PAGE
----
Unsure of why he would send something to my email instead of just calling or telling me, I opened up Gmail to find no message from him. Confused, I sent a question mark in response (so explanatory, I know), and he responded with: You wanted a baby tiger, didn’t you? Becoming more perplexed with these cryptic messages and the fact he was stalking my Facebook mid-day, I glanced back at my accountant and noticed an email not from him, but from the WWF. He couldn’t give me an actual baby tiger, but he could adopt one from Africa in my name. And so, he did – just like that. The certificate was sitting proudly a click away and the snuggly and stuffed version came a few weeks later.

So apparently men can give you the nearly extinct animal you mindlessly requested in a status update. And they can leave notes in jean pockets, taped behind a closed door you rarely open, and on your mirror so you never forget how beautiful you are. They can buy you that necklace or that ring you intently gleamed at in the back of Vogue. They can purposefully leave the apartment for the unimportant fact that they’re out of orange juice and you always drink a tall glass each morning.

And when they’re not supplying your tummy or your jewelry box – men can give us many splendored things. When you can feel a man really loves you, it’s powerful. After all, we’ve met the ones who never care at all. Hell – we’ve slept with them. Possibly dated them for six months, just in case something changes. It’s after that disaster we learn to notice when a guy comes along who is all hands-and-feet on deck. We start to think they give us feelings we always say we’ve never felt before, until we do, again. They indulge us in reassurance and constant confidence boosts. They don’t make us wait and they don’t make things harder or faster than what we prefer – unless we ask for it, of course. They support us as equally as we encourage them, and when like grows into love and love into content – they weather the changes because they’d rather stick around than find something simplified elsewhere.

It’s true – men can give us so many things.

But I’m starting to realize there are more things men can’t give me. Partly because they aren’t capable of it, but mostly because I wouldn’t want them to. There are certain parts of my life that I don’t invite a man into and there are pleasures I derive when I’m alone that don’t always match the fulfillment a man returns. There are outings and doings that keep me positive and feeling alive that I’d much rather do without the presence of anyone. There is a cache and a sense of independence that comes from paying everything on my own, shopping at my own accord and saving up for that pair of shoes that even if someone offered, I’d never let them purchase on my behalf. There is a power in knowing nearly every single item in my apartment came from money I made by having a resume I worked hard (and mostly for no pay) to build. There is a satisfaction I get from marching the streets, making eye contact with a stranger or two, and continuing to walk when they get the hint I’ll slow my pace for them – but I don’t.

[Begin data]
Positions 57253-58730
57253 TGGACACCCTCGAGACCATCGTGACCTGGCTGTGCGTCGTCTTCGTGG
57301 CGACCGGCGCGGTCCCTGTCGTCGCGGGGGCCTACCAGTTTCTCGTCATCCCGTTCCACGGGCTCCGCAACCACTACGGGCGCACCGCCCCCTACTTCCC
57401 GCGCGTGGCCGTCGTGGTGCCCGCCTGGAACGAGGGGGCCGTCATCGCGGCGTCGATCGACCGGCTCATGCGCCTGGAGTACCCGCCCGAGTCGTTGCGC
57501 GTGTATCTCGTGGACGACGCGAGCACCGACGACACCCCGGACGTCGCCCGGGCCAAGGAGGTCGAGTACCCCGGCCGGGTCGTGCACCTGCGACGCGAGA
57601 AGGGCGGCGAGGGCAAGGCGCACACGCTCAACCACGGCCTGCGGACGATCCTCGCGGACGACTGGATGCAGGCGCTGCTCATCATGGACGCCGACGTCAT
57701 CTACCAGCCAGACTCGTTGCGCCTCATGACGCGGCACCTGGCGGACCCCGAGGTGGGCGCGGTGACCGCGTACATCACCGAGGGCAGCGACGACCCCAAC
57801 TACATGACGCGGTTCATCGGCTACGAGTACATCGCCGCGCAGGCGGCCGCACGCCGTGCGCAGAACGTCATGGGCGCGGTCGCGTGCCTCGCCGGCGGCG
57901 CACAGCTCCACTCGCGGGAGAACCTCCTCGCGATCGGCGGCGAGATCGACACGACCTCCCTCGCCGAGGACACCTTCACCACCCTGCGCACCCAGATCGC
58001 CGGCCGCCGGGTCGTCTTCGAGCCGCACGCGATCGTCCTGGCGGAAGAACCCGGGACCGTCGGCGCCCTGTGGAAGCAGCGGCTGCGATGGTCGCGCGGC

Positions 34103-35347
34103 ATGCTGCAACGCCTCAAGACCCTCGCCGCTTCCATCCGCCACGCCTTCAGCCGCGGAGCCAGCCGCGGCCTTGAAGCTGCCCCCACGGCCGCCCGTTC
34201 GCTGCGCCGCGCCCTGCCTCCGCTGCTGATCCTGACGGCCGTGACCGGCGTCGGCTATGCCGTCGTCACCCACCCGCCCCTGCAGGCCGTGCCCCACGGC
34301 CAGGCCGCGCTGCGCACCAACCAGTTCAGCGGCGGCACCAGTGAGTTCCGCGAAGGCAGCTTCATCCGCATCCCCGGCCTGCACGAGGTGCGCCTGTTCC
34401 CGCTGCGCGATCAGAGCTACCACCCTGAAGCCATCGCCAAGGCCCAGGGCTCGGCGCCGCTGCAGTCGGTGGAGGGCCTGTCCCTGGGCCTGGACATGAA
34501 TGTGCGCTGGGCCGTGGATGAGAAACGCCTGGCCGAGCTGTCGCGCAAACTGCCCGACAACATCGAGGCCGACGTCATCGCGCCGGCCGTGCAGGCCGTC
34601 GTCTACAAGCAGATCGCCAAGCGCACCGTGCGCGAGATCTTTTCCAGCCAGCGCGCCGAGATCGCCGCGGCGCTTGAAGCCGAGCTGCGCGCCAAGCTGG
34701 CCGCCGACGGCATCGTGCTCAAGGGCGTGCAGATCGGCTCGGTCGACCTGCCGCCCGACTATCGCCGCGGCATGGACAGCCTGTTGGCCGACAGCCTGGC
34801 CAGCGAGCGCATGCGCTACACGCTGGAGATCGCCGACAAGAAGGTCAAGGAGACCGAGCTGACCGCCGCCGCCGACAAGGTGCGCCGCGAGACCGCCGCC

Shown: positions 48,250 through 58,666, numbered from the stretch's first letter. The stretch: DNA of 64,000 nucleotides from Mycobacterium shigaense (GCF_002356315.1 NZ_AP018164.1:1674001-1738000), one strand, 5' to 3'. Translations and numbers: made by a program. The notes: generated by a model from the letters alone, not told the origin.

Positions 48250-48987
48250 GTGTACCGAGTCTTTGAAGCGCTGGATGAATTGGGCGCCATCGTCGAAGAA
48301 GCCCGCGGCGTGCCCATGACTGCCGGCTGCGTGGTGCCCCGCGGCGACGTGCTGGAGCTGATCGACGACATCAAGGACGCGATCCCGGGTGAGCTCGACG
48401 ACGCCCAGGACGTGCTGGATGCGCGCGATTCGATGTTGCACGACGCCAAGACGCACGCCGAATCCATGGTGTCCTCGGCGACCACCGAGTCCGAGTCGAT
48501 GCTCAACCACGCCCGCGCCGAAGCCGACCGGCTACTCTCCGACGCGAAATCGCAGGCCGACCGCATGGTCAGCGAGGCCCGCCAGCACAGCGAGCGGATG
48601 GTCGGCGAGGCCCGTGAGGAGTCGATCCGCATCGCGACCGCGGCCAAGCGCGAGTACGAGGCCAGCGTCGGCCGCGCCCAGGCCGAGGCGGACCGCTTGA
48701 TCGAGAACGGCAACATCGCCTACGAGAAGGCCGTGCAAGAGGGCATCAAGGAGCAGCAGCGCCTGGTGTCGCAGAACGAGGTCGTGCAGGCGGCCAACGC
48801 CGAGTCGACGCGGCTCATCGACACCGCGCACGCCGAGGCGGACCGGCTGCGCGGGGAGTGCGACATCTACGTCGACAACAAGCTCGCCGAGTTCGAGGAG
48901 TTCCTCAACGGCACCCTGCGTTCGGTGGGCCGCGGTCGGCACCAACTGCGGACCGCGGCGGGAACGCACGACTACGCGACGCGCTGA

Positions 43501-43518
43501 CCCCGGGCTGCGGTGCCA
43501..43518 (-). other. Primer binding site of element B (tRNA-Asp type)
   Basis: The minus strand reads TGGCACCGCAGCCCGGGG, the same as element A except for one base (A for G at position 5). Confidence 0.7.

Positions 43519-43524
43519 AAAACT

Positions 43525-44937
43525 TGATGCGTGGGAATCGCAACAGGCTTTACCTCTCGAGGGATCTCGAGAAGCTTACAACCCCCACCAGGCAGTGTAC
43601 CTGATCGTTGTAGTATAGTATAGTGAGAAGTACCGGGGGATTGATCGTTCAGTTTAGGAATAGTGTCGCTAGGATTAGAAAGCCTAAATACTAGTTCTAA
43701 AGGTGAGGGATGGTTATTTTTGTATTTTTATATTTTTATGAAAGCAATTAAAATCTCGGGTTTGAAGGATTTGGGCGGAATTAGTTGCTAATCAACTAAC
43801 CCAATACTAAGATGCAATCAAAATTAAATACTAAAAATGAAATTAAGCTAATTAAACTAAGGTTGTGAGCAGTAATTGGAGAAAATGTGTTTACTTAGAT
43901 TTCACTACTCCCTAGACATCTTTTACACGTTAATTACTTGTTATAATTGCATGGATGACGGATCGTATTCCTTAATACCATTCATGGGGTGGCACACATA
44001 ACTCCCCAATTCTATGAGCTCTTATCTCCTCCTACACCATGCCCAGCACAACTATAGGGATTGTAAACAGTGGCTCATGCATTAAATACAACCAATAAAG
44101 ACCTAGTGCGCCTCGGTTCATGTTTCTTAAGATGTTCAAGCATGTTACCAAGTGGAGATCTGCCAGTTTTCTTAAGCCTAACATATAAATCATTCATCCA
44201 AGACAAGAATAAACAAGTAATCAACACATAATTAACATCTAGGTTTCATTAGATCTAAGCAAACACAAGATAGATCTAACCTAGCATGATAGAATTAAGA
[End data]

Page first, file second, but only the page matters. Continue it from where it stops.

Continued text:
And without a man, without the consistent reminder that someone in this world at the very least finds you tolerable – you learn how to keep yourself going. You learn the difference between being a constructive critic and being way harder on yourself than anyone else would be. You notice changes in your mood and you become aware of what makes you happy, what tickles your tastebuds, and what disgusts you. You have ways to shed joy and hope into your life that no other person – even the most attractive and engaging ones – could ever replace. You depend on yourself without considering there is a safety net or a body to break your fall. You decide the best answer to your questions aren’t “call mom” or “call Mr. of Right Now” but really are not even an answer at all, they are also a question: Well, what do you want to do?

Those things, no matter how insignificantly silly (like my need of wine in the bathtub while listening to Rhapsody in Blue and reading for the 100th time, Jane Eyre) or superbly worthy (like my need to not have anyone advise me on where my money is going unless I’m paying them – with my money - to instruct me) – are still possible to find when you’re dating a man. Even when you’re madly in love with him.

But you have to fight for them. Because while the dudes can be rather charming and sweet, and give us endearing reminders that we’re loveable, they become one hell of a distraction. Perhaps a beautiful one, but a distraction all the same. I mean, baby tigers may not be a match the baby diamond earrings we scrambled just enough money to buy for ourselves, but which one will mean more to us if the relationship ends? And which is a girl’s best friend (RIP, Liz)?

One of the many troubles of being single is longing for those things we know a man can give us. Those things we’ve found before and have now become afraid are forever lost. But when love takes a chance on you again, you may just find yourself missing those things purposefully just for you, and you only. You may have to keep yourself grounded as you are effortlessly swept away.

Because instead of turning our attention away from me and steering it toward a he the has the potential to become a we- we’ve gotta learn how to have the me, have the he, and have the we, without losing all three.